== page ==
DRAMA and speculation surrounds the death of Mbira Queen Chiwoniso Maraire as mourners were not allowed to view her body upon arrival at her rural home in Chakohwa Village, Chimanimani, on Sunday night before her burial yesterday.
Before leaving Harare, her corpse was also denied entry into the Bluffhill family home before leaving for Chakohwa Village.
The body arrived in a hearse at Chakohwa at 2340hrs, but her casket remained in the vehicle. Village headman Noel Mutidzawanda announced that there would be no body viewing as instructed by officials from a funeral parlour that dressed the corpse.
“We were told not to open the casket because the disease that claimed her life is highly contagious,” Chiwoniso’s uncle Tennyson Maraire said.
Digging of her grave started at around 9 am yesterday with family members remaining tight lipped about this development save for speculation that there were family squabbles.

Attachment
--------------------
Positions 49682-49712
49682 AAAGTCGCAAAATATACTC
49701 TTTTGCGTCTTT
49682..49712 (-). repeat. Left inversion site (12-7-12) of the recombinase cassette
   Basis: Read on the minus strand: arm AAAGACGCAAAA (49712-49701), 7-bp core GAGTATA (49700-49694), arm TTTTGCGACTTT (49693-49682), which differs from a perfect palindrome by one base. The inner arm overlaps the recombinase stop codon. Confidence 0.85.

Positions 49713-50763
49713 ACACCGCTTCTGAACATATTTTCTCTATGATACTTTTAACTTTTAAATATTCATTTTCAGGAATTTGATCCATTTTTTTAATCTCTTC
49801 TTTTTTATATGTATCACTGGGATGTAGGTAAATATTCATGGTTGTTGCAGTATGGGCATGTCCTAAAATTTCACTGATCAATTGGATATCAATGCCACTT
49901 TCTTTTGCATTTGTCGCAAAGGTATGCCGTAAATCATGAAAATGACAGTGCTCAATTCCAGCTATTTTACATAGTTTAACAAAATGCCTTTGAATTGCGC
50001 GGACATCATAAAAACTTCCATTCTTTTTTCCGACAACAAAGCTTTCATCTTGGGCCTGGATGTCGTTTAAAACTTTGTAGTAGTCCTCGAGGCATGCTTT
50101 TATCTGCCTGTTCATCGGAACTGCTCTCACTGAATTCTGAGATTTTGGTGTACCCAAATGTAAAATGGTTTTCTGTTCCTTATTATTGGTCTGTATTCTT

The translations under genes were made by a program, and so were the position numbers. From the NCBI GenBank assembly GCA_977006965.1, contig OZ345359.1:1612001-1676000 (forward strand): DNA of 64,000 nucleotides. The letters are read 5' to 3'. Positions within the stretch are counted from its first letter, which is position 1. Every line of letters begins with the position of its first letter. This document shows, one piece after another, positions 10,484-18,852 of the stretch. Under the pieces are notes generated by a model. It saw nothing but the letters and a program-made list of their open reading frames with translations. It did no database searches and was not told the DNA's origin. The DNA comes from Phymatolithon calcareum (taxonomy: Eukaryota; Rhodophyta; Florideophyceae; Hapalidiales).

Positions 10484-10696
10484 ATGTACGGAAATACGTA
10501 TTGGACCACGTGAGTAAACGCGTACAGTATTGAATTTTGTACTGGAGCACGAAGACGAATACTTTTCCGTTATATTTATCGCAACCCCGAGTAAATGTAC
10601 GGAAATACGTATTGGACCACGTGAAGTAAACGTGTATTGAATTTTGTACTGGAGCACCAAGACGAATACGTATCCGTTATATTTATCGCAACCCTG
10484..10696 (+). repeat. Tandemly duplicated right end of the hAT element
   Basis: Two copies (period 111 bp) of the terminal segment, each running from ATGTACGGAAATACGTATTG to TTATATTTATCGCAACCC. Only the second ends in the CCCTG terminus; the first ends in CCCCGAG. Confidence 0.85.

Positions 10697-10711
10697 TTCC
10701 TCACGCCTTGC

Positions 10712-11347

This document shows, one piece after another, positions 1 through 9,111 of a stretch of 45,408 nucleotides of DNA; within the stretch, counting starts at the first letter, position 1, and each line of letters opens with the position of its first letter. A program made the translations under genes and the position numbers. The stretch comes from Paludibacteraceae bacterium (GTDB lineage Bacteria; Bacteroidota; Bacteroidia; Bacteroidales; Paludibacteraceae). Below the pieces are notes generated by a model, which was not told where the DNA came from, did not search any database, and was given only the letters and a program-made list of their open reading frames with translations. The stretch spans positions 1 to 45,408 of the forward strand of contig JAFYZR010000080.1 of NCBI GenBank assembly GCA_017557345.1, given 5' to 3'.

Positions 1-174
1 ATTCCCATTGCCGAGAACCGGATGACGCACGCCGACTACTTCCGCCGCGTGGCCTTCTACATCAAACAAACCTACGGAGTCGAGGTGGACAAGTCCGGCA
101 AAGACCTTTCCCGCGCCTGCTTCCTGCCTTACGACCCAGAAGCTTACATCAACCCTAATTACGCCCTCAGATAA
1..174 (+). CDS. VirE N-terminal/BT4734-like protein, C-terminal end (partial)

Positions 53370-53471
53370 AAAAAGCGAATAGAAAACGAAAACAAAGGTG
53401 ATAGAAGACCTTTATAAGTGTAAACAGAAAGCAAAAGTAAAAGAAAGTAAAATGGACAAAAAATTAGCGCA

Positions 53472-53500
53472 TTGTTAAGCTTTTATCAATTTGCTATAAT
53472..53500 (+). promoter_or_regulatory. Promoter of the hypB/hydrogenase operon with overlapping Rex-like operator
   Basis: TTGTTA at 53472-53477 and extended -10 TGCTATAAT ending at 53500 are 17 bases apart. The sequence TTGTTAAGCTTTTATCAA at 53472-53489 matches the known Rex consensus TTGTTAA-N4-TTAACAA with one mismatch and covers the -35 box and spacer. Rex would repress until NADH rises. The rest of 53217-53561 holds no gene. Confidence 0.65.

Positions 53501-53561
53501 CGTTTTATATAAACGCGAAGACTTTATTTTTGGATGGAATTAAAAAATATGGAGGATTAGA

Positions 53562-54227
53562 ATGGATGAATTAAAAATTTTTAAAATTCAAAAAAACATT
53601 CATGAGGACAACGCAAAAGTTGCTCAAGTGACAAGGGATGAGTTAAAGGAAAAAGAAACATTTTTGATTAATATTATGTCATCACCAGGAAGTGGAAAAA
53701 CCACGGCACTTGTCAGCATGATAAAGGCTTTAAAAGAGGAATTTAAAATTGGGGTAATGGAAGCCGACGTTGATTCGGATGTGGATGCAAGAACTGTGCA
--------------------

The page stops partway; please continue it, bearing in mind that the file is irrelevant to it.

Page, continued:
Apart from the drama, Deputy Prime Minister Arthur Mutambara applauded artistes for giving Maraire a big sendoff, describing her as someone who had brought culture and tradition onto the international scene using the Mbira instrument.
“I am here as son of Chief Mutambara as well as representing the government although it expires today (yesterday). When someone dies, as much as we mourn, we should learn something from each and every funeral,” he said.
He said American born Chiwoniso chose to live in Africa and popularised the mbira.
Mutambara added that Chiwoniso had left a legacy, a cultural ambassador that had also chipped in to raise funds for the University of Zimbabwe recently.
“We must be united as a country and Chiwoniso was a unifier of people through her performances in cultural activities,” Mutambara said.
Mourners included various artistes, music promoters and journalists, but notably pastor Charles Charamba, Dudu Manhenga, Mathias Bangure, Rutendo Machiridza, Thomas Brickhill, Hifa Artistic Director, Gavin Peter and National Arts Council Deputy Director, Nicholas Moyo and many others.
Chiwoniso was buried next to her father, the late mbira player and teacher, Dumisani Maraire.
Her daughters Chengeto and Chiedza Brown, and half-sister Ammara Brown, gave an emotional jam session as they sang songs composed by both Andy Brown and Chiwoniso Maraire on Sunday night. Ammara’s mother died a few months before Brown passed on in March last year.